Zephyr is a general purpose chat system for MIT.
People use it to exchange information about classes, how their days are going, and talk on Zephyr classes and instances about everything from the latest episode of Game of Thrones to the next 18.03 problem set.
Zephyr is an underlying chat system; the built-in tools for exchanging messages via Zephyr are rudimentary. Most people who use Zephyr today take advantage of integrated clients that make the system easy to use.
Here are some of the primary clients used at MIT. There's also a listing of other Zephyr clients, but their use is generally not recommended.
BarnOwl is a command-line Zephyr client that supports advanced filtering and customisation. It is probably the most commonly used client, but requires some effort to get started. To use BarnOwl effectively, you should connect to an Athena dialup and run BarnOwl along with a program to renew your Kerberos tickets. The Athena command
athrun sipb pag-screen will set up ticket renewal, and
athrun barnowl after that will run BarnOwl itself.
See Getting Started with BarnOwl for more information.
Roost makes use of Webathena to keep you subscribed to Zephyr. This makes for a much easier setup.
Zulip (source code) is a web-based Zephyr client that also provides mobile apps for Android and iOS and desktop apps for Linux, Mac, and Windows. Zulip was originally a proprietary product developed by a company composed largely of MIT alums and SIPB members. It was acquired by Dropbox in 2014, and released as open-source software a year later. The Zulip for Zephyr service is offered by Tim Abbott (MIT '06, SIPB member)'s Kandra Labs.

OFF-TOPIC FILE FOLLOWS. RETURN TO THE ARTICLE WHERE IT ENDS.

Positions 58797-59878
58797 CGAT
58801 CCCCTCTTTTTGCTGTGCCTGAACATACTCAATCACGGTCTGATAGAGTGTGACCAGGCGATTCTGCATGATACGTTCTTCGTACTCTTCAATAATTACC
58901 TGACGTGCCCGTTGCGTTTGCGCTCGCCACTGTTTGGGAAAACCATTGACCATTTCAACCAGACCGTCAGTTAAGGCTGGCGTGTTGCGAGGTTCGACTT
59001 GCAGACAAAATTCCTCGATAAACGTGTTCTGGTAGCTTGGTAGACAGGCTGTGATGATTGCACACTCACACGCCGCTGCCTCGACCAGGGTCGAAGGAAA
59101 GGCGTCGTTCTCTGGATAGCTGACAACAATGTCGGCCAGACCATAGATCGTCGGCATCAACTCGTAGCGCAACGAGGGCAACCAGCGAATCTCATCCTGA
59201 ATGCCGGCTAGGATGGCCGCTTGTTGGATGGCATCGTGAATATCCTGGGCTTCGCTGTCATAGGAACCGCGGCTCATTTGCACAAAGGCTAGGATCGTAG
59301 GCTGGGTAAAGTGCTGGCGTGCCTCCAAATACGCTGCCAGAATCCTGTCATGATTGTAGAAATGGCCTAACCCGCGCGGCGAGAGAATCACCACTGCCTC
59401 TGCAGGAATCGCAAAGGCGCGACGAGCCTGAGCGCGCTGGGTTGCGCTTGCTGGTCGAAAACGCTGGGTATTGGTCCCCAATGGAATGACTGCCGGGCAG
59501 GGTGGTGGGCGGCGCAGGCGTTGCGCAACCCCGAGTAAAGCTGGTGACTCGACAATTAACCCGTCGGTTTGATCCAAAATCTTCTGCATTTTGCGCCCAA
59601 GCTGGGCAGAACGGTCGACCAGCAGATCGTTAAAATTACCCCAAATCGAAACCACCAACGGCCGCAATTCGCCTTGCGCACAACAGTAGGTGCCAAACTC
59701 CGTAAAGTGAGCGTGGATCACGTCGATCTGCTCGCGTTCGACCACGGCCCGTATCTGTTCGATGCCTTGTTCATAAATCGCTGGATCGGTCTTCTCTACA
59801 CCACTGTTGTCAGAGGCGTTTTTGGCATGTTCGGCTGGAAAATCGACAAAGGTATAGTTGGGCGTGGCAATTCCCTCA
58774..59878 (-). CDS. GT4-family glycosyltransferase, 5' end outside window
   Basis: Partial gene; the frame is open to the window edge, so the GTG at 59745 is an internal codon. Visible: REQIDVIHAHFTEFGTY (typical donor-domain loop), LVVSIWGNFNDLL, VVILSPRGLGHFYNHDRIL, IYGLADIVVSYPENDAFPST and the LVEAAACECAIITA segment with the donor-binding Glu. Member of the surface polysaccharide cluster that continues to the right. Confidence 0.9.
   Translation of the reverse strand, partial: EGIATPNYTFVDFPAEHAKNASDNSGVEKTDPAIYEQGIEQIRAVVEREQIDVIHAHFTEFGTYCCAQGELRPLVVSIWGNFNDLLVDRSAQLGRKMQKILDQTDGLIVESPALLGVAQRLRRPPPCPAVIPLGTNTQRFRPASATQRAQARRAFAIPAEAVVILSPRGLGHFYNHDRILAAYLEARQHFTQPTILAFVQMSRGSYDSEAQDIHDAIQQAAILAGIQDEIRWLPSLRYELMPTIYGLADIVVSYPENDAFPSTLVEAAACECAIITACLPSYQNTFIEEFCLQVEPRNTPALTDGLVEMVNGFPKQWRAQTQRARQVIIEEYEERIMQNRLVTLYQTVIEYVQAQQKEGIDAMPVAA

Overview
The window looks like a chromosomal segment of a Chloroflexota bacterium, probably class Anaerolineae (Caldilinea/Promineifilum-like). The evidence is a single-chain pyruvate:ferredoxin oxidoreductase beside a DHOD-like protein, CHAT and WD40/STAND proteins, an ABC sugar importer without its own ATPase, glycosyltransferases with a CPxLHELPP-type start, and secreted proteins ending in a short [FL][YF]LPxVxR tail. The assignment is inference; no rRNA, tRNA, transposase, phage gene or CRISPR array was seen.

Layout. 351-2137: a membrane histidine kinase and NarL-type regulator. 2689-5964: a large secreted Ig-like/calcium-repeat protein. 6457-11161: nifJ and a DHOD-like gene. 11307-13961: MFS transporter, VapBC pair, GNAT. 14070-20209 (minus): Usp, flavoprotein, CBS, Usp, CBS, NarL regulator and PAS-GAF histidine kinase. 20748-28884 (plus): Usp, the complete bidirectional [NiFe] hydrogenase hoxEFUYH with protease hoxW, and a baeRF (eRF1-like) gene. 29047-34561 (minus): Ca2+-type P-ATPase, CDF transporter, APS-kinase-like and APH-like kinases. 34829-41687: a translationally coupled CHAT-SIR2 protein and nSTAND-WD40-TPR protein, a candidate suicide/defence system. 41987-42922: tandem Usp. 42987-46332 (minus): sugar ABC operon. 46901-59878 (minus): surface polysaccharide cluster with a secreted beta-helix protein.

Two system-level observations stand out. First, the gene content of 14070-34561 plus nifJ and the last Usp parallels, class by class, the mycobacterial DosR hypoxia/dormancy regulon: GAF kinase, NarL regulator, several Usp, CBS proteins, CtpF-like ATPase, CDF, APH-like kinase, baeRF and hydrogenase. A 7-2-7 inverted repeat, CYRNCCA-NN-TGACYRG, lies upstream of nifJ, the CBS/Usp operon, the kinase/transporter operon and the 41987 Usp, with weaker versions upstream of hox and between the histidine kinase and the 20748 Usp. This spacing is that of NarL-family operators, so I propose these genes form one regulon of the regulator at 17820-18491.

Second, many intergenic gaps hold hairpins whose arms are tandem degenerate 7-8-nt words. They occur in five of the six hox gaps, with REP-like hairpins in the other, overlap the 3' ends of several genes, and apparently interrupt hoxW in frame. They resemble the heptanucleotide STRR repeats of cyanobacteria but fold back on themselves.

Zulip, like Roost, is easy to set up because it uses Webathena for authentication.
See Zulip for MIT setup for details.
Generally the most interesting discussion on Zephyr happens on so-called Zephyr classes. A class is a bit like a chat room in other IM systems. Anyone can send a zephyr to a class, and anyone who is subscribed to that class will receive it. There is no security on classes — anyone who knows the name of a class can subscribe, and there is no way to determine who is subscribed to a given class. (For secure or private zephyring, consider zcrypt.)
To subscribe to a class, use the subscribe command:
:subscribe CLASSNAME * *
To send a zephyr to a class, use the zwrite command with the -c option:
:zwrite -c CLASSNAME
Zephyrs to classes usually have an instance attached. An instance is a short “topic” or “subject” that indicates the context of a zephyr. Different instances are often used to multiplex multiple conversations on a high-traffic class. You can specify an instance with the -i option to zwrite:
:zwrite -c CLASSNAME -i INSTANCE
A message without an instance specified will default to the instance “personal”.
You can send zephyrs to individuals (as opposed to classes) with:
It is possible to